¶5 After a prior dry cleaning business ceased operations at the property, the Tenant signed a lease effective December 4, 2015. The relevant provisions of the lease are as follows:
- The "Agreed Use" of the premises was as a dry cleaning business.
- The term "hazardous substance" was defined in part as follows: "any product, substance, or waste whose presence [or] use" is: (1) "potentially injurious"; (2) "regulated or monitored by any governmental authority"; or (3) "a basis for potential liability."
- The lease set forth limitations on the Tenant’s activities with hazardous substances but stated that notwithstanding those limitations, and with certain caveats not applicable here, the Tenant "may use any ordinary and customary materials reasonably required to be used in the normal course of the Agreed Use[.]"
- Although Tenant was permitted to "use" hazardous substances as defined by the lease, a provision stated in relevant part that the Tenant "shall not cause or permit any Hazardous Substance to be spilled or released" on the premises and "shall promptly ... take all investigatory and/or remedial action reasonably recommended ... for the cleanup of any contamination of ... the Premises ... that was caused or materially contributed to by [the Tenant]."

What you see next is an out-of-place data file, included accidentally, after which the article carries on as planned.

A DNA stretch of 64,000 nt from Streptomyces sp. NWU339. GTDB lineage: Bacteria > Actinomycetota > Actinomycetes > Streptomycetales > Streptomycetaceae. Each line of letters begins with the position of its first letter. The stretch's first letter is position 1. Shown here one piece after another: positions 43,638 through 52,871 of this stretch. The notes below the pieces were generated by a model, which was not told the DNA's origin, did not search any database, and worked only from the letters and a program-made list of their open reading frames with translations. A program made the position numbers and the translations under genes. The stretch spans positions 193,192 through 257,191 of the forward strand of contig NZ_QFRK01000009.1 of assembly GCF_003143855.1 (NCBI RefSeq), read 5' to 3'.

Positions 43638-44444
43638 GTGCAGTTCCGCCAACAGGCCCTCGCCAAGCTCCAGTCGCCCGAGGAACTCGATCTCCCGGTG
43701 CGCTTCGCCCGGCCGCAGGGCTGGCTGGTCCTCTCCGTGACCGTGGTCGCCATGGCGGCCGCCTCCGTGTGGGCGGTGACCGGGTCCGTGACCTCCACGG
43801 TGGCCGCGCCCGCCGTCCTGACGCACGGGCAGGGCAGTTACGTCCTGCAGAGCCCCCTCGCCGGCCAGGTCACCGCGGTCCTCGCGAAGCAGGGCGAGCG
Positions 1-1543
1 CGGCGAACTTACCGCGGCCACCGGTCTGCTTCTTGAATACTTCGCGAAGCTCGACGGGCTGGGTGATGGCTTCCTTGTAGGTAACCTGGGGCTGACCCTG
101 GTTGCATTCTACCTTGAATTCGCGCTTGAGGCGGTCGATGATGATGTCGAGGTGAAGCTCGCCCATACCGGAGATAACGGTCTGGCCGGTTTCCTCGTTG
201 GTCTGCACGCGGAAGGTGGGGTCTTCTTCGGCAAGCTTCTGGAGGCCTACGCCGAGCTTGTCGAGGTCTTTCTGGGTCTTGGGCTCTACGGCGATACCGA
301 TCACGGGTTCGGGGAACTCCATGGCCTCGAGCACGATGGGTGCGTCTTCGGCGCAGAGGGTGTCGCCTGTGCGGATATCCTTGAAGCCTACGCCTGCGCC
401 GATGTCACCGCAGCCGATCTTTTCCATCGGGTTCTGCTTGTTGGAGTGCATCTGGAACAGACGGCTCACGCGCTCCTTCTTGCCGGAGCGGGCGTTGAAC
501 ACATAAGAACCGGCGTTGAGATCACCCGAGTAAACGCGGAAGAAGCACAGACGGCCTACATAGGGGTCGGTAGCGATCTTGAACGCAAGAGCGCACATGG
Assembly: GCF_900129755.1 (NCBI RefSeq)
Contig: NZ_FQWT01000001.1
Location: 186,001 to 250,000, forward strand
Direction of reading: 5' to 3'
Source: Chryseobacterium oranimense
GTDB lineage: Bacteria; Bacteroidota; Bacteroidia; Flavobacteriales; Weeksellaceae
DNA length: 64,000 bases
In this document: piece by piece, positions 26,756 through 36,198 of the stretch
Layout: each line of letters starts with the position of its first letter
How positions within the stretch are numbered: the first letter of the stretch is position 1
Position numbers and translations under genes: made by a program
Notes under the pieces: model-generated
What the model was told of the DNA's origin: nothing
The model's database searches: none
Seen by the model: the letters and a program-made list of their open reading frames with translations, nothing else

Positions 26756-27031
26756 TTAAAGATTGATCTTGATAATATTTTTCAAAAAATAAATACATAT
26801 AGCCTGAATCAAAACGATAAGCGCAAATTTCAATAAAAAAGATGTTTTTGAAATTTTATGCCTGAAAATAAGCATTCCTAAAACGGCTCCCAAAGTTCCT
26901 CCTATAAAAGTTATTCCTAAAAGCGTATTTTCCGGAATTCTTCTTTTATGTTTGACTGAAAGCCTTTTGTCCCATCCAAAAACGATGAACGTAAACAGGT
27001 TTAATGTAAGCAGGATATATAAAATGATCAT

The environmental consultant’s report.
¶6 At the Landlord’s request, environmental engineers inspected the property and prepared a report. The report stated the following:
- The engineers visited the property on June 30 and July 27, 2017.
- "A dark brown residue was observed on the floor and walls behind the active dry cleaning machine. The appearance of the material, and above-noted wipe sample results indicate it is spilled solvent waste (sludge) generated by the Firbimatic dry cleaning machine. This spilled sludge was observed during both the June 30, 2017, and July 27, 2017 inspections."
- "Inspection findings indicate use of PCE dry cleaning solvent and other chemicals, generation of solvent waste including dry cleaning machine sludge and separator water, and spillage of waste. [Volatile organic compounds] were detected in sludge, areas of apparent sludge spillage, in indoor air, and in wastewater."
- "PCE can potentially migrate through unsealed concrete floors or through cracks and joints in the floors. PCE can also potentially migrate through concrete sewer pipes or leak through broken pipes, contaminating the underlying soil and groundwater."
The trial court’s findings of fact and conclusions of law.